One thing that is high on the agenda of lawmakers and car manufacturers is the amount of harmful CO2 (carbon dioxide) emissions that are produced from the engines of petrol and diesel-powered cars.
All parties concerned have targets to meet in order to reduce the high levels of those carbon dioxide emissions that exist today. In a bid to encourage the use of eco-friendly cars (and some might say, to make motorists pay extra taxes), the government taxes vehicles produced after March 2001 based on their CO2 emissions rather than engine size.
As you might have guessed, the higher the CO2 emissions from your car, the more tax you will pay.
Currently there are 13 bands that the government charge vehicle excise duty (car tax) on, and those bands start from Band A (up to 100 g/km of CO2 emissions), which currently attracts no tax, through to Band M (over 255 g/km of CO2 emissions), which will cost you £490.00 a year!
If you want to make sure that your car emits as few harmful greenhouse gases as it possibly can, here are some ways that you can “do your bit” for the environment:
Maintain your exhaust system
As with many components on a car, the exhaust system is only efficient for a certain period of time before it starts to succumb to the effects of the weather and outdoors conditions by corroding and causing exhaust leaks from the engine.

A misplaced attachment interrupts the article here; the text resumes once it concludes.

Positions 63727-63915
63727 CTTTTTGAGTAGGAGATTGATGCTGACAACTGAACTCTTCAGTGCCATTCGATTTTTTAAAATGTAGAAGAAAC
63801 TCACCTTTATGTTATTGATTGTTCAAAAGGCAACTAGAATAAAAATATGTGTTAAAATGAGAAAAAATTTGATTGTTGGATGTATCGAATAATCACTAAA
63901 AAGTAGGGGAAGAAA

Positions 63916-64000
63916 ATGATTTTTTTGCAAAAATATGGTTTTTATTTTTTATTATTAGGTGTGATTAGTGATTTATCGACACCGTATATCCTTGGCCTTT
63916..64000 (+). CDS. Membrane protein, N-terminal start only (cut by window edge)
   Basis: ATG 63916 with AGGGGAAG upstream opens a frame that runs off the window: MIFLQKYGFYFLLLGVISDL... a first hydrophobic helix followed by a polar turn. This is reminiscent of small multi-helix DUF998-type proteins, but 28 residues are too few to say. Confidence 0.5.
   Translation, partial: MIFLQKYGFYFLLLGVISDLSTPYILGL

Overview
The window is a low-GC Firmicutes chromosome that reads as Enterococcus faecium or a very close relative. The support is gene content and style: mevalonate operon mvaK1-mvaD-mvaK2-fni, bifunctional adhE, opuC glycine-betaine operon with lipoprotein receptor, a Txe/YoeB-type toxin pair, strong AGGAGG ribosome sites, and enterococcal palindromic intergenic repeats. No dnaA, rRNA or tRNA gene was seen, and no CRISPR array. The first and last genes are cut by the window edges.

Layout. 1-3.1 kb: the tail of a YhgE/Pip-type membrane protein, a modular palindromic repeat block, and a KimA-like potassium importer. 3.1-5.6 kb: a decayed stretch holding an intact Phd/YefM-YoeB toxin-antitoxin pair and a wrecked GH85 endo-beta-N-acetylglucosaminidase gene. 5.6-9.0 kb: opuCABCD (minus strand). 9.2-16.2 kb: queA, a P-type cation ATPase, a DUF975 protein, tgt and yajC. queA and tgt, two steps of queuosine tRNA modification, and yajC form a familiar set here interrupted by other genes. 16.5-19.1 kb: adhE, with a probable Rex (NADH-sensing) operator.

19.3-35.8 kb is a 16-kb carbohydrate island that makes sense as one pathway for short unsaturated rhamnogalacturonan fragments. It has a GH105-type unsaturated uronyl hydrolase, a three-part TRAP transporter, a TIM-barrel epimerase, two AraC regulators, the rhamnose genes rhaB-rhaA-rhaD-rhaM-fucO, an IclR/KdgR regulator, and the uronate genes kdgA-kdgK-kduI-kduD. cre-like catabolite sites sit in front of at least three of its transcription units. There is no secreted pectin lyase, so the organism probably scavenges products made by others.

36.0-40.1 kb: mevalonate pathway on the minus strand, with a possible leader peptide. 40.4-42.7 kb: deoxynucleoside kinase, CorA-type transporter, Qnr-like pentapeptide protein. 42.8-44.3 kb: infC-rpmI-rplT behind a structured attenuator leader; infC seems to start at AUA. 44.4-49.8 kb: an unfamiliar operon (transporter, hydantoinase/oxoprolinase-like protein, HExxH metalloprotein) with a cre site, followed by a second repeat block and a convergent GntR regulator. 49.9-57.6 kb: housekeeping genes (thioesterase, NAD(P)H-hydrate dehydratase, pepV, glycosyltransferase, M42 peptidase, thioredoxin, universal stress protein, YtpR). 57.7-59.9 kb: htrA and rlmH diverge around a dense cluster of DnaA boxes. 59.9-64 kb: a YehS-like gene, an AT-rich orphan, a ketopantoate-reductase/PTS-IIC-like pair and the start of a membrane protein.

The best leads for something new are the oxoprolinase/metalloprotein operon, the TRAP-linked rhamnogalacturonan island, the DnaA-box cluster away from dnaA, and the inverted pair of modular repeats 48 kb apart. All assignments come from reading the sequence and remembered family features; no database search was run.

If your exhaust system is “blowing”, that is, exhaust gases come out through a hole in the exhaust pipe somewhere rather than the tailpipe at the back of your car, you should get it checked over and repaired or replaced as soon as possible.
The other benefit of attending to any exhaust system issues sooner rather than later is that if you have an MOT test coming up soon, your car will likely fail the MOT test due to the deterioration of your exhaust system.
Going somewhere crowded? Leave the car at home!
Even if your car emits few CO2 gases into the atmosphere, if you spend a lot of time driving into a major town or city and there are always traffic jams wherever you go, you should consider taking public transport instead.
Idling engines add a lot of harmful gases into the atmosphere, and it is also a waste of fuel (which as a motorist you will know isn’t cheap).
Slow down and enjoy the ride
A useful tip for you folks with heavy right feet is to drive more sensibly and slower. For example, if you are on the motorway doing about 80 to 90 mph, you will create more carbon emissions and waste lots of fuel than if you were driving at 60 to 70 mph.
You aren’t going to get to your destination significantly quicker by doing those faster speeds, and if you drive faster than the speed limit you are likely to get caught speeding and receive a fine and penalty points on your licence for your troubles.
Consider a new car
Sometimes the car you drive causes more harmful CO2 emissions than it should, so you should consider trading your car in for one that is more eco-friendly and economical on fuel. There are many car dealers in the UK that can facilitate this task for you, such as Mazda dealer Lifestyle Europe.